When family is more than just family

My Uncle Lou turned 93 years old this week. He's pretty amazing: Lou still gets around, still drives and lives on his own quite well. A few days ago, I discovered his secret.

I knew family was a large part of what kept him going -- but I didn't really know what "family" meant. My uncle has a son who lives nearby and visits every night on his way home from work. His grandchildren come by often, too, and bring their children along.

But my understanding of family opened up when I met Lou for lunch.

He climbed into my car with my wife and our two daughters. With a big smile on his face, he pointed the way to a small Italian deli about a mile from his apartment.

We know this place. It's run by a man named Giovanni, from the southern Italian town of Bari. He met my uncle 40 years ago, when he first opened his deli in the neighborhood. They share a love of food and horse racing (in that order), and have been thick friends ever since.

Here's how it goes when my uncle takes us to Giovanni's place: We sit down at one of the three tables he jams into the front corner of the store. My wife says, "Please, just bring us a couple of prosciutto sandwiches and a salad -- we'll be fine." Giovanni and his wife nod, smile and begin a high-mass procession of dishes: salad, pasta, sausage and peppers, meatballs, pizza, eggplant parmesan, calzone, cannoli, espresso and a bottle of red wine. Then he doesn't let us pay, so we have to sneak some money into the tip jar by the counter as we leave.

We say: Charlottesville reveals the weeping wound of racism. What do we, the American Catholic faith community, do next? Read the editorial.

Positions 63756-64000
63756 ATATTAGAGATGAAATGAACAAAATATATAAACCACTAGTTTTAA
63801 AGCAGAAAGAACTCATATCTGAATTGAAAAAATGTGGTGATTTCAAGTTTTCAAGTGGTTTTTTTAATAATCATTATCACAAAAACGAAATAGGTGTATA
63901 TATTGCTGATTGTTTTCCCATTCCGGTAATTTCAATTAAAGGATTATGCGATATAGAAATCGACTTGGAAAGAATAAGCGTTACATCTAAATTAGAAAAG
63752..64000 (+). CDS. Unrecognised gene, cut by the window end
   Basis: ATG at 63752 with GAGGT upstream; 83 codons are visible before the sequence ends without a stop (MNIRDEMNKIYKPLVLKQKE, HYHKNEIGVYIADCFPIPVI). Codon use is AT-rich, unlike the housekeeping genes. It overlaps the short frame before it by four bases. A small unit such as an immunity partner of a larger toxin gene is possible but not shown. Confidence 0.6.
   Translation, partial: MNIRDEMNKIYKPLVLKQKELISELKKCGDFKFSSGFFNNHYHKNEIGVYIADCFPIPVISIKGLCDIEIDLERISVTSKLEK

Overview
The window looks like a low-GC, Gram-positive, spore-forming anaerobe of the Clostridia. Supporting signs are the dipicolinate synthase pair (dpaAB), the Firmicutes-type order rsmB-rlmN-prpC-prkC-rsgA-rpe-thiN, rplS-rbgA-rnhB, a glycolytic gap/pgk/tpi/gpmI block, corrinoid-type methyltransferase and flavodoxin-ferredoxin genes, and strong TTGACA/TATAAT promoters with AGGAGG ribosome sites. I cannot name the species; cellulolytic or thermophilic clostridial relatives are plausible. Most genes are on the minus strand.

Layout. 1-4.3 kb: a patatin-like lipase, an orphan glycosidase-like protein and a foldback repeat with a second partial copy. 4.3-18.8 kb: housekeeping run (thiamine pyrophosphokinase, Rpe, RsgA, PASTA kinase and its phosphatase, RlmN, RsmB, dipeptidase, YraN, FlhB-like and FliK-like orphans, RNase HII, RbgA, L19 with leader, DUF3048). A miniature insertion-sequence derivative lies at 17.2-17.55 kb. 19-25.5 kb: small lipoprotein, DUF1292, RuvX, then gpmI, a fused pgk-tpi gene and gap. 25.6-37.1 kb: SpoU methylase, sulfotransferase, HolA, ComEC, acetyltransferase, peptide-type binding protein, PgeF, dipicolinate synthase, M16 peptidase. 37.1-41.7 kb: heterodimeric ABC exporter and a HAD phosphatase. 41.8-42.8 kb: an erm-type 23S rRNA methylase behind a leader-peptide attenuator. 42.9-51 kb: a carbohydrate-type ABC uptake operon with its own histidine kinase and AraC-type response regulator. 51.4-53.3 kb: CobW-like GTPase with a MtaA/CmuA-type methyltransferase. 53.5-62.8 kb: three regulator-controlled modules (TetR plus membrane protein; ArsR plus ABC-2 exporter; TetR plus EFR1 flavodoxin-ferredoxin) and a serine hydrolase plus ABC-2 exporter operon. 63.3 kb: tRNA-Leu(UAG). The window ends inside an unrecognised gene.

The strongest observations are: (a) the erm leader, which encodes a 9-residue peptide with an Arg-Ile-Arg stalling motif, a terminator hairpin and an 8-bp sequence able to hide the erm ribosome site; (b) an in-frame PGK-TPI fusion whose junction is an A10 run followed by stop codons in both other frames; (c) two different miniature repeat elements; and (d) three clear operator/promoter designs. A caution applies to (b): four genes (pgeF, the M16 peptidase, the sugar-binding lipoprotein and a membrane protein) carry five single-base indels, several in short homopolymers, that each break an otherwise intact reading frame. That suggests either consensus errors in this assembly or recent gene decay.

Lou drives here every day. On his own, he'll sometimes sit in the back by the pizza oven, or watch as Giovanni makes sausages and tosses salads. Otherwise, he's up front at one of the tables, a part of the scenery.

As we ate with him though, I realized it was more.

The Mexican lady who helps behind the counter came out to give him a hug; they traded words in Spanish and Italian. A German man named Helmut sat next to us and poured himself some wine; every morning, he shares cappuccino and pastry with my uncle. Giovanni's sons and his mother sit and talk to Lou, too -- and when four policemen walked in for lunch, they (naturally) knew my uncle.

Lou doesn't say a word. I don't mean he is shy or taciturn. I mean he can't speak: He lost his voice to throat cancer more than 15 years ago. And yet, in this small place, his days are filled with conversation and friendship. The people standing and sitting around us as our table buckled under the weight of more food were his extended family.

They keep him going. They keep him away from the American senior stereotype: lonely and alone, the TV or radio the only sound to fill the void.

My uncle has a very devoted family -- nothing can replace that. But, to keep life vital, it may take something more.

Maybe it takes a village, even if that village is an Italian deli you've gone to every day for the last 40 years.

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